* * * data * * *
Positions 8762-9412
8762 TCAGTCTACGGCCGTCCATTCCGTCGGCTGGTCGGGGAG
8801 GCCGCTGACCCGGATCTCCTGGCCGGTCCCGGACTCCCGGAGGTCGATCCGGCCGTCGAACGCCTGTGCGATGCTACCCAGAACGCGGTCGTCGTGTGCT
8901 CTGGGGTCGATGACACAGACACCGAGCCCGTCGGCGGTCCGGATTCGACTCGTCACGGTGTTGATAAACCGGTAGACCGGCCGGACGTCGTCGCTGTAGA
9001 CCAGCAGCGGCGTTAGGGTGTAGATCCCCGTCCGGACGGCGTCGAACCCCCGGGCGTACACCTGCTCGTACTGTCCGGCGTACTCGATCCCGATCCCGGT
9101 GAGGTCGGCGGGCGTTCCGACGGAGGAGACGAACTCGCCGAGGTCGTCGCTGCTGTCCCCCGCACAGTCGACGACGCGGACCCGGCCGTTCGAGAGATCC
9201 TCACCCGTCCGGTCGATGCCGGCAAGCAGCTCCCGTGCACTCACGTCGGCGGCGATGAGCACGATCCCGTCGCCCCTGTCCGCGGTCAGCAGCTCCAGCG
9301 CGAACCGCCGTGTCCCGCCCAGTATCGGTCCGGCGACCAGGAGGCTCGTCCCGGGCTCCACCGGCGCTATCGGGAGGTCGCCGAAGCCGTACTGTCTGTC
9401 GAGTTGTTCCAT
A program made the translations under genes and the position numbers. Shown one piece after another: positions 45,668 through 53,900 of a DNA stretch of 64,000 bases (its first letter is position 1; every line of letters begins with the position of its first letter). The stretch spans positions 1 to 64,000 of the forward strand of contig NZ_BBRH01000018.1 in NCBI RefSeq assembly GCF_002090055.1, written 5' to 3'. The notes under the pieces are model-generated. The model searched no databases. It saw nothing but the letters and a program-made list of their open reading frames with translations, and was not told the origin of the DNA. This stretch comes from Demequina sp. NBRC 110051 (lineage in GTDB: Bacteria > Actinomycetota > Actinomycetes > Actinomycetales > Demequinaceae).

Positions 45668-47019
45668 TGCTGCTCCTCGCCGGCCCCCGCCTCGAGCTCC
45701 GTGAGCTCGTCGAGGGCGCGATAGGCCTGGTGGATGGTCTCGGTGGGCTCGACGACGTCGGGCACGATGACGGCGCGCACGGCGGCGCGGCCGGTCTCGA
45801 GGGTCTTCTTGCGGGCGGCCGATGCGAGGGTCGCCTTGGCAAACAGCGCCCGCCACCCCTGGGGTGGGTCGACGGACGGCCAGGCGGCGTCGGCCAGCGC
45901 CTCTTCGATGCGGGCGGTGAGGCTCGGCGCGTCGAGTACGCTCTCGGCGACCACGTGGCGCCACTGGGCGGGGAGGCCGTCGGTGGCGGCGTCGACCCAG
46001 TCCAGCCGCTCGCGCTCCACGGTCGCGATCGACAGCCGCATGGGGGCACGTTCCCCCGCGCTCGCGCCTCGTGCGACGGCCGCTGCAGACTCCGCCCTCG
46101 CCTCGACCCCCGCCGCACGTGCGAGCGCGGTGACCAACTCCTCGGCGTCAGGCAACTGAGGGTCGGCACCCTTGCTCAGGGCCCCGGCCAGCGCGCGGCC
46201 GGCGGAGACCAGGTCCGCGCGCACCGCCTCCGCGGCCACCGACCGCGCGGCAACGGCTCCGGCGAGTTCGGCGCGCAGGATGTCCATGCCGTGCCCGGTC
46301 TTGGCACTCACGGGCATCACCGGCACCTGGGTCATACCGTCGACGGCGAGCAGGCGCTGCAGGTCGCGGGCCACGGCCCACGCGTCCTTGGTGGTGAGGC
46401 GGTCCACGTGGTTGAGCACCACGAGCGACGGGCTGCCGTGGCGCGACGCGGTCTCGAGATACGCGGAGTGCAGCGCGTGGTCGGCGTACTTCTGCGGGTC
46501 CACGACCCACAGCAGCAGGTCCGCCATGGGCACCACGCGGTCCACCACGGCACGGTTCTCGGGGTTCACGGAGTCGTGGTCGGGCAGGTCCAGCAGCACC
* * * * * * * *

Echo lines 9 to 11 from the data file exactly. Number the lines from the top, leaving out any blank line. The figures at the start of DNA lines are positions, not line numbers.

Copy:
9401 GAGTTGTTCCAT
A program made the translations under genes and the position numbers. Shown one piece after another: positions 45,668 through 53,900 of a DNA stretch of 64,000 bases (its first letter is position 1; every line of letters begins with the position of its first letter). The stretch spans positions 1 to 64,000 of the forward strand of contig NZ_BBRH01000018.1 in NCBI RefSeq assembly GCF_002090055.1, written 5' to 3'. The notes under the pieces are model-generated. The model searched no databases. It saw nothing but the letters and a program-made list of their open reading frames with translations, and was not told the origin of the DNA. This stretch comes from Demequina sp. NBRC 110051 (lineage in GTDB: Bacteria > Actinomycetota > Actinomycetes > Actinomycetales > Demequinaceae).

Positions 45668-47019